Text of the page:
Friday links! Good-enough Morgan edition

Children climb on the Vietnam War women's memorial in Washington, DC.

Children climb on the Vietnam War women’s memorial in Washington, DC.

I learned a sweet expression yesterday: good-enough Morgan, an issue or talking point used to influence voters temporarily, particularly in the period before an election. For example, gay marriage became a good-enough Morgan in 2004, driving evangelicals to the polls so they would vote for George W. Bush and then vanishing from the national Republican agenda. But the best part of “good-enough Morgan” is the etymology. William Morgan was a former Freemason who planned to write a tell-all book before his mysterious disappearance in 1826. When Thurlow Weed, organizer of the nascent Anti-Masonic Party, found a body floating in the Niagara river in 1828, he said it would be a “good-enough Morgan” until after the election. Today is Friday, and the people must be tricked into wisdom somehow. Won’t you misidentify the bodies with me?

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Arkansas GOP candidate advocates death penalty for children

Totally different from Sharia law

I assume that the title of Charles Fuqua’s book—God’s Law: The Only Political Solution—was his second choice after he discovered that the phrase “final solution” was taken. Fuqua is a former Arkansas state legislator whose hits include calling for the expulsion of Muslims from the United States and noting that both followers of Islam and liberals want “violent, bloody revolution.” Now he’s running for the Arkansas legislature again, despite the fact that his aforementioned book calls for legalizing the death penalty against rebellious children. He’s also getting funding from the Arkansas Republican Party and prominent US Representatives, despite the fact that his book et cetera. And he’s against abortion, despite the fact that his book etc. You can do it with anything! Insane excerpt after the jump.

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Regarding the 9-year-old “psychopath”

Weekends are for speculation at the New York Times, and the paper’s Magazine section speculated it out of the park with this feature about whether young children can be diagnosed as psychopaths. For the purposes of our discussion, we’re going to put aside the question of what “psychopathy” actually is. That’s what reporter Jennifer Kahn has done, parenthetically noting that “the terms ‘sociopath’ and ‘psychopath’ are essentially identical,” connecting adult psychopathy to “cold, predatory conduct” and leaving it at that. Psycho-/sociopaths do bad things and don’t feel bad about them. They obey external rules of right and wrong, but they don’t internalize them in emotionally meaningful ways; they don’t want to be good. If it sounds to you like I am describing every child that has ever lived, you begin to understand the problem. If it doesn’t sound that way to you, it’s probably because there is something wrong with your brain, and society has no choice but to write you off.

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A terrible thing that happened when I tried to write the blog today

A clever adult wins an otherwise difficult two-on-one battle by inducing nausea.

The original title of today’s blog post was “Winning the fight against children”—which made the photo caption a lot funnier—and I was having a lot of fun writing it until about 30 seconds ago. It all started when I saw this article in the Huffington Post, about a restaurant in Pennsylvania that has banned children under age 6. I love that kind of thing, as you know, and it happened to dovetail nicely with an article about US marriage and childrearing trends I found while reading the footnotes to The Marriage Vow yesterday. So I wrote this fun intro paragraph:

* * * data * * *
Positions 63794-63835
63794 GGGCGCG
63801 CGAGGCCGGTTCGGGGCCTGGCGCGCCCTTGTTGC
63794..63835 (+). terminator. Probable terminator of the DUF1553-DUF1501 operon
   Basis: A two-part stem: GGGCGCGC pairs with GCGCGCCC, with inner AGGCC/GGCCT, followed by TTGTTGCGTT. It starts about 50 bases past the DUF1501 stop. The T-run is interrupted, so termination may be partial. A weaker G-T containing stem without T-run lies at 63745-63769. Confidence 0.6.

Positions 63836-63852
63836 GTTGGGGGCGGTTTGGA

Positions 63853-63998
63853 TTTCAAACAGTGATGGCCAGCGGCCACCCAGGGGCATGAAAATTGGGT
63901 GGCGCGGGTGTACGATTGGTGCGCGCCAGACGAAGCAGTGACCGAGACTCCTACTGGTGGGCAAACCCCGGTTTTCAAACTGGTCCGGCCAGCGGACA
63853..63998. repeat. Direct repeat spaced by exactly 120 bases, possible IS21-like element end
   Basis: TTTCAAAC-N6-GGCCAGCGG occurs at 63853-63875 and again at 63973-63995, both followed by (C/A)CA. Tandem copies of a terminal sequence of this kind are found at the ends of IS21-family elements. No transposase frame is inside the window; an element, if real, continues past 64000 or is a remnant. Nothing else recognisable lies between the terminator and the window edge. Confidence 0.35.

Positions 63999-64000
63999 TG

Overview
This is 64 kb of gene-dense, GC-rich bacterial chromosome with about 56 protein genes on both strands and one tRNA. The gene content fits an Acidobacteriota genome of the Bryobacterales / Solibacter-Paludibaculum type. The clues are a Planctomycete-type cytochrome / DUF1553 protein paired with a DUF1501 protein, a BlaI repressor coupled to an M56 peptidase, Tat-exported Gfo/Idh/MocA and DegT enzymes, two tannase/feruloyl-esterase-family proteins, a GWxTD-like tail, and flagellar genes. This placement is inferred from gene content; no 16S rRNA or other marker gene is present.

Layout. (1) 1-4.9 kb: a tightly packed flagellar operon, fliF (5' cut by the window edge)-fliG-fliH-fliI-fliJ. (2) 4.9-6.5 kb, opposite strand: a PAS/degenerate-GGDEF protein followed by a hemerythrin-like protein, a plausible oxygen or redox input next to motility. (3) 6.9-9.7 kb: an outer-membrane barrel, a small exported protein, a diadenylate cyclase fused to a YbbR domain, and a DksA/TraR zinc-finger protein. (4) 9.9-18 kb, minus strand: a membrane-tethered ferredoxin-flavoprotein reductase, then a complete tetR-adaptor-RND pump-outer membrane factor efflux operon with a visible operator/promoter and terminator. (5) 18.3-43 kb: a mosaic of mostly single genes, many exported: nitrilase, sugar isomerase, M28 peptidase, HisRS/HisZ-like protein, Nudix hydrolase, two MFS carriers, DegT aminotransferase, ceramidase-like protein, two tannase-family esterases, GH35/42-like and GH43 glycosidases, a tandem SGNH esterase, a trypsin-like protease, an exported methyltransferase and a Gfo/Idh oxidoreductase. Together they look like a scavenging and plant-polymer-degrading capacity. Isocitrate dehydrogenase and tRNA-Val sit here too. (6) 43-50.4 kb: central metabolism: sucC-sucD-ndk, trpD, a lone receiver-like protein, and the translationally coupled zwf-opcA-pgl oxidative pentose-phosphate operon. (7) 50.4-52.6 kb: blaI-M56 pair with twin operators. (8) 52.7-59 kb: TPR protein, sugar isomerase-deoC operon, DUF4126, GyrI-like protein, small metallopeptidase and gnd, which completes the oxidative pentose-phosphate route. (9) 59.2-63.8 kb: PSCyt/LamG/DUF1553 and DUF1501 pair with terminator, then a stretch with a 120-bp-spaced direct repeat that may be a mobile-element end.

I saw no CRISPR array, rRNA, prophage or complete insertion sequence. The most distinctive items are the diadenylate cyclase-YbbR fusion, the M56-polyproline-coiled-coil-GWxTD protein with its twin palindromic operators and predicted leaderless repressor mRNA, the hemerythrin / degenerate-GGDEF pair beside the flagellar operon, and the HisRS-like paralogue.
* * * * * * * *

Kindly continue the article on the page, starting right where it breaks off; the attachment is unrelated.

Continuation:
Despite powerful influence from the likes of Bob Vander Plaats and Bil Keane, American society is gradually reducing the number of children in our midst. Okay, the actual number of children nears an all-time high and grows larger every year, but that’s because there’s also so many of us. By some stroke of luck, long-term growth in the number of adults has kept pace with the growth of children—even exceeded it in some cases, I think, although I’m having trouble finding statistics. So although kids clog our streets and animal-themed pizza arcades, the percentage of children in society has stayed low. According to CBS News, the proportion of American households occupied by married couples with children has dropped to 25%, a development they felt merited the rarely-seen six-deck headline.

Then I wrote this next one:

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Seeking children, McDonald’s re-deploys clown

"It's actually parked out back, if you want to get out of here."

You may not have noticed,* but the last few years of McDonald’s commercials have been conspicuously free of Ronald McDonald, the clown so brightly colored that only a child‘s retinas are innocent enough to look at him. It turns out that L. Ron McDonald has been the object of an ongoing campaign of protest from various height/weight-appropriate killjoys, who argue that he is designed to sell unhealthy food directly to children. That is obviously true. When was the last time you saw a clown convince an adult of anything, much less what to put in his mouth? Whereas that works on kids all the time. With their McCafe marketing campaign and their new emphasis on salads, apple slices and other substances that will not immediately stop a mouse’s heart, McDonald’s has been working the adult/child divide for the last several years, so it’s only logical that they would again release Ronald McDonald into the wild. He is back; he is still simultaneously nonthreatening and extremely disturbing, and he is definitely for kids.

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